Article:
For Africa, Trump has been heavy on muscle but light on compassion

The new administration takes flight.
The new administration takes flight.
Image: Reuters/Carlos Barria
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Through a mix of arms deals, proposed budget cuts and an attempted travel ban, US president Donald Trump’s first 100 days in office have had an impact on Africa.

Within days of taking office, Trump signed an executive order on immigration that barred citizens of seven Muslim-majority countries from entering the US for 90 days and banning the admission of refugees for 120 days. Three African countries—Sudan, Libya, and Somalia—were targeted sparking uncertainty and protests, and leaving refugees waiting for resettlement in a state of despair. Across American airports, travelers were detained for hours, sometimes with their children, and held with no access to lawyers or food. (The order has since been blocked in US courts.)

In March, the Trump administration prohibited passengers traveling from several airports in the Middle East and North Africa from bringing laptops and tablets on board. Egypt Air and Royal Air Maroc, which both fly from Cairo and Casablanca directly to the US, were among the big carriers affected.

Since winning election, Trump has spoken to leaders of some of the most prominent African nations. In November, Trump spoke with Egypt’s president Abdel Fattah al-Sisi. According to some reports, Sisi was the first Arab leader to congratulate Trump on his victory. In February, Trump spoke to presidents Muhammadu Buhari of Nigeria and  and Jacob Zuma of South Africa. While commending Buhari’s fight against a Boko Haram-led insurgency, Trump also signaled a shift in US policy on selling weapons to Nigeria. Under Barack Obama, the spotty human rights record of Nigeria’s army was a stumbling block to such deals. But Trump quickly approved the sale of high-tech aircraft to Nigeria.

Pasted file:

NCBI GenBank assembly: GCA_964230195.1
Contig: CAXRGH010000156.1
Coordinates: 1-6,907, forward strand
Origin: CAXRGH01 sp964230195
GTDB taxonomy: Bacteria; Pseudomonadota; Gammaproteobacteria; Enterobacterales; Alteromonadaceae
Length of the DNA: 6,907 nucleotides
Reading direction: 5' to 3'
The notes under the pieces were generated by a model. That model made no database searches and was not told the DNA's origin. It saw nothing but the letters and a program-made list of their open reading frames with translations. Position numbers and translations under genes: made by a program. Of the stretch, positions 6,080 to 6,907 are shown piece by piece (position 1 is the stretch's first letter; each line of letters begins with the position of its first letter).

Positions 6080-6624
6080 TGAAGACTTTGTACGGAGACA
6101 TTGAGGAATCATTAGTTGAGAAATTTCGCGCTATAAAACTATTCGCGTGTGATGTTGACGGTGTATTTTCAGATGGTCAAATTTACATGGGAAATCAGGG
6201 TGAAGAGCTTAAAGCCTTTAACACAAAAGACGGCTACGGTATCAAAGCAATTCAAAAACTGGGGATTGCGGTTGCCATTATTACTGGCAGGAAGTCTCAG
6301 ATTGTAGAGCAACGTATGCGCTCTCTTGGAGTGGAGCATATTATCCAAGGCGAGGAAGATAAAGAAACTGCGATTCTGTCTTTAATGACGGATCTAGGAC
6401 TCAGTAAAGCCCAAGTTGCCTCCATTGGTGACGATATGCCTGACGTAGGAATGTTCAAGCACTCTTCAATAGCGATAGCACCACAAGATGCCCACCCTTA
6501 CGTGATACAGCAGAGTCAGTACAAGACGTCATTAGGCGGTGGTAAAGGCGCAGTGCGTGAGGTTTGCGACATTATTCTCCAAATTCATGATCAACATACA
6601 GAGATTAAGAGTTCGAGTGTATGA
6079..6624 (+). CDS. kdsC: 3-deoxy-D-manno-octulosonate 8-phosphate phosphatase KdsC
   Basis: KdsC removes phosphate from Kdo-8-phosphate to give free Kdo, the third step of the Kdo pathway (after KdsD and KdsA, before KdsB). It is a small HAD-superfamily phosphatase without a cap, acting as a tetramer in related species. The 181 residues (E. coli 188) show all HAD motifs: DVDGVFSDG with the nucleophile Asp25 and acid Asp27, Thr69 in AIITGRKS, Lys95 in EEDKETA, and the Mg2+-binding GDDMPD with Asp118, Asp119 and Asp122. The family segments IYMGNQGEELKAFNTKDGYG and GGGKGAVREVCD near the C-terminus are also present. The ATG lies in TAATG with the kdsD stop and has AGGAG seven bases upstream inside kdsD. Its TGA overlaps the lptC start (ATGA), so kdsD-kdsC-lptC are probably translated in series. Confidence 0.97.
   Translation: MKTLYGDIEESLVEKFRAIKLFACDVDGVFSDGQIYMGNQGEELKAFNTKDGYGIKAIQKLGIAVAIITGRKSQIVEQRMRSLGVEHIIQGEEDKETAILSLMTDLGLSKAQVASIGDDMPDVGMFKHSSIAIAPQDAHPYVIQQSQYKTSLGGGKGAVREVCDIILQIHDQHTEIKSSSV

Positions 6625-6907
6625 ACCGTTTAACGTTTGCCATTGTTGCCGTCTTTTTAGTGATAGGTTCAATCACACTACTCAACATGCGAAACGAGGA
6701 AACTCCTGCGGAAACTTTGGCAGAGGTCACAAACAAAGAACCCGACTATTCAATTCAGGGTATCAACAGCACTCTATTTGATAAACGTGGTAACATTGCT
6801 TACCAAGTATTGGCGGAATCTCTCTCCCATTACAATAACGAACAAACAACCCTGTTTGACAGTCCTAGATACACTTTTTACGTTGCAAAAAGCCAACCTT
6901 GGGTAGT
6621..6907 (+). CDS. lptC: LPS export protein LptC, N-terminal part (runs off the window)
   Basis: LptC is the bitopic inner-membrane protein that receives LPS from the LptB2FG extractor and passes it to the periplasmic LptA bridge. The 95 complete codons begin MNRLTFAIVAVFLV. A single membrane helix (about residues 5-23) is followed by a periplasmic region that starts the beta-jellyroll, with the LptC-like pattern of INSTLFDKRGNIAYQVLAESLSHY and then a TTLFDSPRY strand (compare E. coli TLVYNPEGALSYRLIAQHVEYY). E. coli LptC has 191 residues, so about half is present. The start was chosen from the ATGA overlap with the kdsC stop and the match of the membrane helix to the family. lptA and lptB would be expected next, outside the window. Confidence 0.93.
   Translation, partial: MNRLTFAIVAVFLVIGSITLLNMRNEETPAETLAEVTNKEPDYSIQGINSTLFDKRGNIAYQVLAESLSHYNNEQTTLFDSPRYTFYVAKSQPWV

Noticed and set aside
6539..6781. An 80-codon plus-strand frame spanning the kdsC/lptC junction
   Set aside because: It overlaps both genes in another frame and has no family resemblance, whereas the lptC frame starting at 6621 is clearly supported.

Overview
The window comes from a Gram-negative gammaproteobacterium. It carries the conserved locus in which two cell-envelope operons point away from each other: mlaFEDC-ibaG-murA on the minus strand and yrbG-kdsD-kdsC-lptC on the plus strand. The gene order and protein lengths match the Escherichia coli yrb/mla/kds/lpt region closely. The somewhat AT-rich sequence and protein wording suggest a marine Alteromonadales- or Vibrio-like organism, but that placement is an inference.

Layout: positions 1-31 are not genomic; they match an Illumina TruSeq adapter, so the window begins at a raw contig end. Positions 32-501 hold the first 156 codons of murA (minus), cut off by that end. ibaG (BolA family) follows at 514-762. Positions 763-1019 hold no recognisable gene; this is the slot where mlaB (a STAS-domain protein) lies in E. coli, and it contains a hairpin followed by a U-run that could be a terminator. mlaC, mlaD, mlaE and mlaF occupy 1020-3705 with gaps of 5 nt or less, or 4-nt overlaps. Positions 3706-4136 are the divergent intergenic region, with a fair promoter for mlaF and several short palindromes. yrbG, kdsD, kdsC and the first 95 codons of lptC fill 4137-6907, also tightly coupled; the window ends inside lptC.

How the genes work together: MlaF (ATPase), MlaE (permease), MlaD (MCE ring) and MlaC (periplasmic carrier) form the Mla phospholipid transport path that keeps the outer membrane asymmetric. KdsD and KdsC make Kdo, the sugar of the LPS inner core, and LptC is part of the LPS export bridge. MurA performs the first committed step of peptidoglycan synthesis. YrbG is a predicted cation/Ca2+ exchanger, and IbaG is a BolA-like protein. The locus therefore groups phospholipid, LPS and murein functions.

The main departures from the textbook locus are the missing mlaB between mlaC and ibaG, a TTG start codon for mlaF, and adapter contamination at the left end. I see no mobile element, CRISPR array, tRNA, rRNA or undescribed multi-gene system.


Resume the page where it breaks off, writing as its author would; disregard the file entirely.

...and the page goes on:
Trump also called the president of Tunisia, Beji Caid Essebsi, to talk about the North African country’s democratic transition and counterterrorism partnership. A call to Kenya’s president Uhuru Kenyatta followed in March, with both leaders talking “economic partnership” and a “mutual dedication” to fight terrorism in East Africa. Again, Trump backed up his words with action as, for the first time since American forces withdrew from Somalia in 1994, Trump deployed dozens of American soldiers to help train and equip the Somali army. The move is considered a signal of the intent of Trump’s commitment to fighting al-Shabaab in the region.

The move was in contrast to Trump’s position prior to taking office. His transition team initially showed skepticism about US military engagement in Africa. In a query to the US State Department, the Trump team questioned why the US was “bothering” to fight Boko Haram insurgents in Nigeria and questioned why it has yet to defeat al-Shabaab in Somalia.

While he’s been pro-military, Trump has been anti-aid. His first proposed budget was a major boost for the American military, but cut down funds for medical research, public housing, arts, and humanities programs. In Africa, the budget cuts are expected to affect humanitarian aid and put into question the American government’s role in supporting costly UN peacekeeping operations.

The slash in US funds comes at a time when millions across the continent face basic challenges to their survival, including those hit by famine in South Sudan. The Trump administration also aims to eliminate executive agencies like the US African Development Foundation, and put a halt to the millions of dollars aimed at supporting family planning and health programs.